Up Your Odds for Spring Rainy River Walleyes

There is a spring tradition for some anglers that goes back generations. As the warm and welcomed spring sun begins to melt the ice and snow, the Rainy River just east of Baudette, MN begins to show pockets of open water. The open water slowly makes its way to the west and north, eventually ending up in Lake of the Woods. 

Even as the ice gives way to open water, thousands of walleyes from Lake of the Woods are making their way upstream to their spawning grounds. With so many fish entering the river, fishing can be phenomenal. Yes, it is a timing thing, but if you hit it right, anglers can catch more trophies in a day than they may catch in a lifetime. This is the spring run on the Rainy River.

It all begins with reports about some open water on the river. News travels fast. Boat access typically begins near the Upper Sault Access (Franz Jevne), which is 28 miles east of Baudette and continues west. After Franz Jevne, the open water progresses west to Birchdale (Nelson Park landing), Frontier landing, Vidas landing (Clementson), Timber Mill Park (east Baudette), Peace Park in Baudette Bay, Bayview public access and finally Wheeler’s Point public access at the mouth of the Rainy River.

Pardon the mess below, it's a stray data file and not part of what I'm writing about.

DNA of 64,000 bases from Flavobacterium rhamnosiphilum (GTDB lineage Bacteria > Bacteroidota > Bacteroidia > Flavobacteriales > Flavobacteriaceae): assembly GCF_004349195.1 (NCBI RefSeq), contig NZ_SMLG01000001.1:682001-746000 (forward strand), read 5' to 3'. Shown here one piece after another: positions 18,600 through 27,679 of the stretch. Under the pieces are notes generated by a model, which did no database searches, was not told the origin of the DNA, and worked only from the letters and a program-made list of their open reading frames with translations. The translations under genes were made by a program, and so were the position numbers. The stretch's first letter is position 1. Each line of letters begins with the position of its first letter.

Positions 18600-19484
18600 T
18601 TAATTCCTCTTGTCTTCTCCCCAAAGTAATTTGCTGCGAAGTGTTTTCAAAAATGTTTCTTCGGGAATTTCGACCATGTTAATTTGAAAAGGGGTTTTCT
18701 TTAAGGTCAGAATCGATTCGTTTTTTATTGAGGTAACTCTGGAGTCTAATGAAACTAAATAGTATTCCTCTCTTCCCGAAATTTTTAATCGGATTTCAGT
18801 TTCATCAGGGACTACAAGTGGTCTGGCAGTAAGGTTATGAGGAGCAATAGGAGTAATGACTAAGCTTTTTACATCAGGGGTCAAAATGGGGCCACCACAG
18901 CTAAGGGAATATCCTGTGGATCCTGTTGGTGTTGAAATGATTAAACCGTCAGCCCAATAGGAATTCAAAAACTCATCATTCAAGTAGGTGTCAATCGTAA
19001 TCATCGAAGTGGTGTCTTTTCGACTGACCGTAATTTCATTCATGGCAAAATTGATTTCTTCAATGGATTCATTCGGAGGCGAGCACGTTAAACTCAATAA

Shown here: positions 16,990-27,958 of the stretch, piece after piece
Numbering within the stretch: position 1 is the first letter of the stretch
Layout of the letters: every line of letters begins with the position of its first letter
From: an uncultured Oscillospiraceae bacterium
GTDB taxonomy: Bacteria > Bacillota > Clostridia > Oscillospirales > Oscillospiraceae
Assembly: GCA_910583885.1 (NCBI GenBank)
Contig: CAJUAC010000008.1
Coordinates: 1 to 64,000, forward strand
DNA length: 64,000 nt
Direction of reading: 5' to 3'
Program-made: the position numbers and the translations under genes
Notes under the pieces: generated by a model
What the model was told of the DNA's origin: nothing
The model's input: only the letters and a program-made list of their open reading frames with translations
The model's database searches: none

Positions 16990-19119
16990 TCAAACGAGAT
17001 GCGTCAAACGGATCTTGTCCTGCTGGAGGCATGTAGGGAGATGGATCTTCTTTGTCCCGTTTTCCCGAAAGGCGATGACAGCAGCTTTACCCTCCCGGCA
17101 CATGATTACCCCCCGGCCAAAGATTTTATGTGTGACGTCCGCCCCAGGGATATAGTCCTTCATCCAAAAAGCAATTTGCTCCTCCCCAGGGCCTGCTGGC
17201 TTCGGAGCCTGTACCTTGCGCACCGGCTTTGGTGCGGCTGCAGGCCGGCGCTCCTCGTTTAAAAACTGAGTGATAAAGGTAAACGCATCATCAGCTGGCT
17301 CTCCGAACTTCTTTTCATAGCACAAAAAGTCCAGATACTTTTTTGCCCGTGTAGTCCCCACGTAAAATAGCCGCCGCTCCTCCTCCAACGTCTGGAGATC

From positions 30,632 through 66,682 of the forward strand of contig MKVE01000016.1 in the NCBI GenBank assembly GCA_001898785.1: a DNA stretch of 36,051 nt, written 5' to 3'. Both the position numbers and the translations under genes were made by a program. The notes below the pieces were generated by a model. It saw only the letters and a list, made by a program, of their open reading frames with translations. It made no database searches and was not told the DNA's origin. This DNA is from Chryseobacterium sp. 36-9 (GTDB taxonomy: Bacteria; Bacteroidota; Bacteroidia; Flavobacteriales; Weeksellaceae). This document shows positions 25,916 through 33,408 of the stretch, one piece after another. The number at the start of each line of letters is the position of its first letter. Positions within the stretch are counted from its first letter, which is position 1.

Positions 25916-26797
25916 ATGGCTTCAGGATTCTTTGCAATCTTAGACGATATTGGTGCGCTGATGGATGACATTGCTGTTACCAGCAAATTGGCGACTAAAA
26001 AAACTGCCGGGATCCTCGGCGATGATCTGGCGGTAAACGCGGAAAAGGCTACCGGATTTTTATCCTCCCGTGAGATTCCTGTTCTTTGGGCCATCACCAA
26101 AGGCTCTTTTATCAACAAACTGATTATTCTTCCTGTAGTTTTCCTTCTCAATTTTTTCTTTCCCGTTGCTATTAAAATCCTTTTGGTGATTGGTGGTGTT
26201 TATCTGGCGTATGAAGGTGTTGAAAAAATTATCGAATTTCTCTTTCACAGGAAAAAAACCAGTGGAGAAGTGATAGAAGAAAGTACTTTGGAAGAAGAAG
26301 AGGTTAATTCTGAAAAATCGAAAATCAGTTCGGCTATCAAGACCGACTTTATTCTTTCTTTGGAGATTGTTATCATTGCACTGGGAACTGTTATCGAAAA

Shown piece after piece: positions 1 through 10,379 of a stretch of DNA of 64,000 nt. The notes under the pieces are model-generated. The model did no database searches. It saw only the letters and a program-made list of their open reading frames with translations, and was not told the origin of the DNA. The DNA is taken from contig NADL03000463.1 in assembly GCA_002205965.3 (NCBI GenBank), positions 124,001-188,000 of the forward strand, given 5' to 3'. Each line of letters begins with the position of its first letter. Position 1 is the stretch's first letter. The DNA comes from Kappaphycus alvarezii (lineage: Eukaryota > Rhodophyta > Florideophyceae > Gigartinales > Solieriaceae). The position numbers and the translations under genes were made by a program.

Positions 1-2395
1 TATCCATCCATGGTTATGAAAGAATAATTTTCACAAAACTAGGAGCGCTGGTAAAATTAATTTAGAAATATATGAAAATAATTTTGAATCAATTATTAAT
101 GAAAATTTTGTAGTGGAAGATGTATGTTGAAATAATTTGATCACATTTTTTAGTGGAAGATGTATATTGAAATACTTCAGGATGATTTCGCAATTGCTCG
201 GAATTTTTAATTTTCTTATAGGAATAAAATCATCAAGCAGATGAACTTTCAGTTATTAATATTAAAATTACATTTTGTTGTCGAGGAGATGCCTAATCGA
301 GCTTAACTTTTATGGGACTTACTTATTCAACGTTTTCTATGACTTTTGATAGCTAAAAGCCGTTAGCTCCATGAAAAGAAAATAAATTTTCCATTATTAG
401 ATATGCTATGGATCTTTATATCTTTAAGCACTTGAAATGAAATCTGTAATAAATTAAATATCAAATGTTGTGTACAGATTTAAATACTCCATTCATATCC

Timing

Depending upon the spring, open water often appears as early as the third week of March, but every year is different. The best way to keep abreast of the open water on the river is to keep connected with Lake of the Woods Tourism Bureau’s website and social media. They give daily updates on the progress of the open water, fishing reports, and any other pertinent info.

The first anglers to appear are the brave souls who elect to bring up smaller boats that can be pushed across the shore ice and carefully slid into the icy waters. These are the pioneers of the walleye run and obviously “safety first” has to be the mantra here. Most anglers wait for the accesses to be ice-free. The county is good about using backhoes to help speed up the natural process of the access ice moving out.